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Weekly Reflection 3 - Kanye West’s belief was that the...

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William Byun Monday Section Week 3 Reflection Structural racism, exemplified in the words of ‘evidence of active malice’ by Barack Obama referring to the United States government, is used to define the action in which groups participate in racism in society. With structural racism becoming a more commonly used term in the media and among politicians, it has become a stronger subject of study and therefore it has increased the importance of the term. The events of Hurricane Katrina were very much shaped by structural racism. One instance in which structural racism caused a strong influence in the events of Hurricane Katrina was during Kanye West’s speech to the president and the people. Another instance was the entire media coverage of Hurricane Katrina. Both of those events were shaped by structural racism. Kanye West’s speech was influential in all of the crazy events of Hurricane Katrina. But because of structural racism, or what we believe to be structural racism, West had taken action to speak out.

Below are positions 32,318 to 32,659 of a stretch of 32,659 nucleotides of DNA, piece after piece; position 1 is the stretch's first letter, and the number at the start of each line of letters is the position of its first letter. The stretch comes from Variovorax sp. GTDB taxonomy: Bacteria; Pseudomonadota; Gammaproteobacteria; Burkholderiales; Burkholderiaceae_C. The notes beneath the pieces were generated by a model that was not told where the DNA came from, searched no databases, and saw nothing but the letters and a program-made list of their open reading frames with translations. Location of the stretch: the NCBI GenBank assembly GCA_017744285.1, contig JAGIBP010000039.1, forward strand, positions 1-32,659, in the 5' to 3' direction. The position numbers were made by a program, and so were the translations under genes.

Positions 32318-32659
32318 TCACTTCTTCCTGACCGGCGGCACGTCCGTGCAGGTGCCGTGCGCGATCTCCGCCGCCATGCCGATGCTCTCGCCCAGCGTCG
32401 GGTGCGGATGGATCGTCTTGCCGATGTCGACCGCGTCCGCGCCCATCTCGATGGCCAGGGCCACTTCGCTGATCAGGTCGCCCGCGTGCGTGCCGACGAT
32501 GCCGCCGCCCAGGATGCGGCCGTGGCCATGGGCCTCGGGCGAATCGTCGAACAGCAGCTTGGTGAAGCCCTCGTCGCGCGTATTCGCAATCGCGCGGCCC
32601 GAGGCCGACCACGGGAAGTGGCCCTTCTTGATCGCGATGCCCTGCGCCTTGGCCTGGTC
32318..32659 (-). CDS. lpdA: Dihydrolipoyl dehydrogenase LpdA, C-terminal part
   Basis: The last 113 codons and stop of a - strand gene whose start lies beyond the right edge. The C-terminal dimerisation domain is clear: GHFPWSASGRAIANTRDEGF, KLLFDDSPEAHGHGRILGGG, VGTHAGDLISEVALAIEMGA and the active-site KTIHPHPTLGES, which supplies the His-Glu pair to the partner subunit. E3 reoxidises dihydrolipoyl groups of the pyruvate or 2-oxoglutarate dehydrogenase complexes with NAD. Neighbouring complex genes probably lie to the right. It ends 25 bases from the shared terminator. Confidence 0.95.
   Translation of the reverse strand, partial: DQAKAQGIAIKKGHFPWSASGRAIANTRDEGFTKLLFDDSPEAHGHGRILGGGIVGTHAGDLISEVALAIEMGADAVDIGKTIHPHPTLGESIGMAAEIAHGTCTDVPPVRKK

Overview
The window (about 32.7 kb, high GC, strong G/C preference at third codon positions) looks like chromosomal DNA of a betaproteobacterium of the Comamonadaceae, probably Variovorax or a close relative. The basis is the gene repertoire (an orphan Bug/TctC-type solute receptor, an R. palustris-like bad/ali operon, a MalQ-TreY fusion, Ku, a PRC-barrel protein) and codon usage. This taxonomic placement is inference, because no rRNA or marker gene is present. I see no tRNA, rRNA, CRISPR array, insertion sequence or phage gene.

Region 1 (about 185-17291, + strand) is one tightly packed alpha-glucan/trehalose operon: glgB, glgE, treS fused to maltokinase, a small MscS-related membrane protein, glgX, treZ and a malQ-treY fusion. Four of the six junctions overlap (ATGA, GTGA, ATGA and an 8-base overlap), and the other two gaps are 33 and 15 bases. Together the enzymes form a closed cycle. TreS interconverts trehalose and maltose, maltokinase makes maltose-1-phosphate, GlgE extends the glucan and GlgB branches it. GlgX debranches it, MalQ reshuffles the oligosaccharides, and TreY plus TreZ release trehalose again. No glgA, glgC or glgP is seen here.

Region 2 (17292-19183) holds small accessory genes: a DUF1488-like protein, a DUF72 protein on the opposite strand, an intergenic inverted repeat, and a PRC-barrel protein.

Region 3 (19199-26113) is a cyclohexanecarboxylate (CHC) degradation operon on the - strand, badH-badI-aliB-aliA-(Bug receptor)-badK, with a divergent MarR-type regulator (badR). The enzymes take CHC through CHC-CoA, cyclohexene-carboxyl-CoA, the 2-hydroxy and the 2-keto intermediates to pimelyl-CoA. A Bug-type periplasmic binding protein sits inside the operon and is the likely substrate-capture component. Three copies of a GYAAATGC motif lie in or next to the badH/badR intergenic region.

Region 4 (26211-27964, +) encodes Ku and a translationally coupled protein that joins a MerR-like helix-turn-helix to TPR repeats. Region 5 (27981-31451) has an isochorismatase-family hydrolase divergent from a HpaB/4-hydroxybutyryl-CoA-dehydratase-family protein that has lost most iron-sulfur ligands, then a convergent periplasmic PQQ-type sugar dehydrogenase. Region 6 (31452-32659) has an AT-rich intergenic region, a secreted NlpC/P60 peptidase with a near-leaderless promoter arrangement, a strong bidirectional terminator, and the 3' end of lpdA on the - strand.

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Unformatted text preview: Kanye West’s belief was that the government, or more importantly, George W. Bush, did not care about African Americans. This in itself can be determined as structural racism from the government to the people. The media coverage of Hurricane Katrina was also greatly shaped by structural racism. An example can be clearly seen in the media on Yahoo News where readers find it saying that African Americans “loot” and that Caucasians “find”. Structural racism is seen in the media despite the fact that any sort of racism can bring negative attention towards the certain media, whether they be a television news station, or an internet site. Thus, structural racism influences, and continues to influence, what happened during Hurricane Katrina. Question: Has the public’s knowledge of the media’s use of images to “shock and awe” changed its opinion on the truth of the reality of the damage that Hurricane Katrina has incurred?...
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